August 10, 2016
Reason #5: It provides a way to let go of self-limiting beliefs (Part One)
Where do our beliefs come from?
In a neurological sense, researchers are finding that our beliefs are formed in two ways. The first relates to our survival, anything that triggers our amygdala has the potential to form a belief instantly—these beliefs are generally all or nothing.
The second way that beliefs are formed is through repeated exposure to the same ideas over a long term; in this process the brain is literally being wired synapse by synapse to accept one message over another. This is largely an unconscious part of our socialization as kids. These beliefs—large or small—are extremely difficult to change because they are formed incrementally over time.
It’s like when we are talking quietly with a friend at the café and, as the tables fill up little by little, the noise of the room rises too, until suddenly everyone is shouting…but no one really notices.
That’s how most beliefs form: gradually. And, like in the café, these beliefs become the loudest voices in the room of our head.
It can be easy to live our whole lives never questioning our core understanding of ourselves, our abilities, and our potential.
Most of us, over time, have been instructed to focus on our deficiencies instead of our strengths—this forms a specific belief about who we are. When we do this, we focus primarily on the negative, and, of course, find the negative. And, when we spend more time finding and focusing on defects—as opposed to assets—we, understandably, form beliefs about ourselves that feel true, but are, in fact, only a fraction of the whole story.
If this is the only mode that we know to operate in, we will continue to do so forever. A strengths focus can interrupt this and remind us that we have choices and opportunities to grow and evolve and change.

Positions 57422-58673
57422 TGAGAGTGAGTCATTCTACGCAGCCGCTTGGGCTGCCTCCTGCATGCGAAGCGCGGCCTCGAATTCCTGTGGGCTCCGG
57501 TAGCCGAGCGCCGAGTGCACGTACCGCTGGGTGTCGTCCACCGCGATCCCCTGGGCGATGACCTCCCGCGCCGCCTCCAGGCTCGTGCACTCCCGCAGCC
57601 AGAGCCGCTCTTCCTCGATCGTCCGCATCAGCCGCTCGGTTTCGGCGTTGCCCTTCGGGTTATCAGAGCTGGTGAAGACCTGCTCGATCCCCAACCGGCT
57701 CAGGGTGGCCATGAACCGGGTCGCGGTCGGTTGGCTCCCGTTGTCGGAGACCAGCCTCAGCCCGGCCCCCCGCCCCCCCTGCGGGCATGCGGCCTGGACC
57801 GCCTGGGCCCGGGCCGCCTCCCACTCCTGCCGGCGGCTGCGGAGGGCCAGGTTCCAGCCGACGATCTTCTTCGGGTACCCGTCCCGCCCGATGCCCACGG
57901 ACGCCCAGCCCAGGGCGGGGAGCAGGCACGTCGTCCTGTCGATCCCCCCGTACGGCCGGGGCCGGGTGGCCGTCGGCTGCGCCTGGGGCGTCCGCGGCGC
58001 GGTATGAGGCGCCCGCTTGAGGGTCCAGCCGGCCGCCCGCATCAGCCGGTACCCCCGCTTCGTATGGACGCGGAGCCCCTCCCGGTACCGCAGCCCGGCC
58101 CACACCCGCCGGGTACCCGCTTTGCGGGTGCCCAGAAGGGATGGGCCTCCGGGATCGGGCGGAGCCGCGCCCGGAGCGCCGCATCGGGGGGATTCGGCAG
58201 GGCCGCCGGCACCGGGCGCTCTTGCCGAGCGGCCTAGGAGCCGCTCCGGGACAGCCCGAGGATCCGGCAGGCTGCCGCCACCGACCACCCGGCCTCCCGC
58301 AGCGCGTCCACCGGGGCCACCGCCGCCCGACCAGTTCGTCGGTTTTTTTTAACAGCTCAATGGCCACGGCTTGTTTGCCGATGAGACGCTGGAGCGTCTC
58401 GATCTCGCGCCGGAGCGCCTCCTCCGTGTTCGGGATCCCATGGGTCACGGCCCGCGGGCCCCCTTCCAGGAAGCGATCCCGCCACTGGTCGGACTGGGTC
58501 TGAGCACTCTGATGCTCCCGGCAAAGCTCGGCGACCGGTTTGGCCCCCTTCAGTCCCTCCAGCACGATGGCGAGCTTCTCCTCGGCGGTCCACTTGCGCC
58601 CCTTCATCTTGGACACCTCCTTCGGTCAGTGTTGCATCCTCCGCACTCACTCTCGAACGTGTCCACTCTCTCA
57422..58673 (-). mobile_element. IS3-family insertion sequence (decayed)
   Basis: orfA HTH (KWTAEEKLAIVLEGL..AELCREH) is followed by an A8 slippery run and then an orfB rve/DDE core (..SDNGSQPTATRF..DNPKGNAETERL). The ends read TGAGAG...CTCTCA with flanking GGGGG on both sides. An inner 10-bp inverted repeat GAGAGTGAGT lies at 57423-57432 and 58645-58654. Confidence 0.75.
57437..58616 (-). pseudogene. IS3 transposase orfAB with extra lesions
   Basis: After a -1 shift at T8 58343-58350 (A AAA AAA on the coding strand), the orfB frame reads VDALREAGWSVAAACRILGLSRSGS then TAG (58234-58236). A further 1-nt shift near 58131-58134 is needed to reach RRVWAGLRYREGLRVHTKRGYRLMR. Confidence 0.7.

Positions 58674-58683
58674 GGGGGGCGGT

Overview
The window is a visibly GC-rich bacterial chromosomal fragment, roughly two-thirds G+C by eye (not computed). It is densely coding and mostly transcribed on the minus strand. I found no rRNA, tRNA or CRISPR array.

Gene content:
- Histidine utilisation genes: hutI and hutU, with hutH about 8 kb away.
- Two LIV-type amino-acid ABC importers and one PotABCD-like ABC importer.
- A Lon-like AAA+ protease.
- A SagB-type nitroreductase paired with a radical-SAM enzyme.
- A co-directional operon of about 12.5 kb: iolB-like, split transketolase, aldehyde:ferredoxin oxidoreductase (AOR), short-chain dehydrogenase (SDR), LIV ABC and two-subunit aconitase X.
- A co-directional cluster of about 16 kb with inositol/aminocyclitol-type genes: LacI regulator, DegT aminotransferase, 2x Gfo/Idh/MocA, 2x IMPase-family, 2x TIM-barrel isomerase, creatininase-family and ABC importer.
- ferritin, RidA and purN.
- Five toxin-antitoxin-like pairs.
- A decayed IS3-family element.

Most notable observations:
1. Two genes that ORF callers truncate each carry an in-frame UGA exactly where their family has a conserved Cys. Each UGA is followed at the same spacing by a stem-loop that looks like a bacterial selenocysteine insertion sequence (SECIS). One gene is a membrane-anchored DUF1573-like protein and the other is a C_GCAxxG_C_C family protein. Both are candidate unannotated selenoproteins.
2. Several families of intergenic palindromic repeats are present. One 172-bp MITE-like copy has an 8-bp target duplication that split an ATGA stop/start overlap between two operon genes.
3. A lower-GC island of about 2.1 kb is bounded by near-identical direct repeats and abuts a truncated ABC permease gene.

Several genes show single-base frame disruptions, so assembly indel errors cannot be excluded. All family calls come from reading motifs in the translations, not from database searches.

Awareness is, as always, the beginning of this process and when we challenge our long held views and investigate where they came from, we open ourselves up to deeper layers of self and who we can become.
Action: This can be difficult, but enlightening, and it’s not meant to sway anyone from their views, but rather to provide a model for interrogating a part of the innerworld that we each keep. So, try this a few times: Jot down a quick list of your beliefs on social and political issues. Find the item that you feel most strongly about (capital punishment, fluoride in the water, tax loopholes, prayer in school, etc.) and spend 15 mins researching the other side’s arguments, trying to hold their position in your mind objectively. If this process triggers emotion, that’s natural. As you investigate, ask yourself, “How did this become a social issue in the first place and how did I arrive at my current stance?” Trace it back. What connections do you make during this process? How can this exercise actually strengthen positions?
Be your greatness. Start. Do. Go.
Zach Carlsen is the grateful lead blogger at StrengthsLife.com
His strengths of Ideation, Connectedness, Input, Strategic, and Empathy have taken him all over the world. He is an inventor, athlete, joyous wanderer/wonderer, translator, poet, and Gallup Certified Strengths Coach.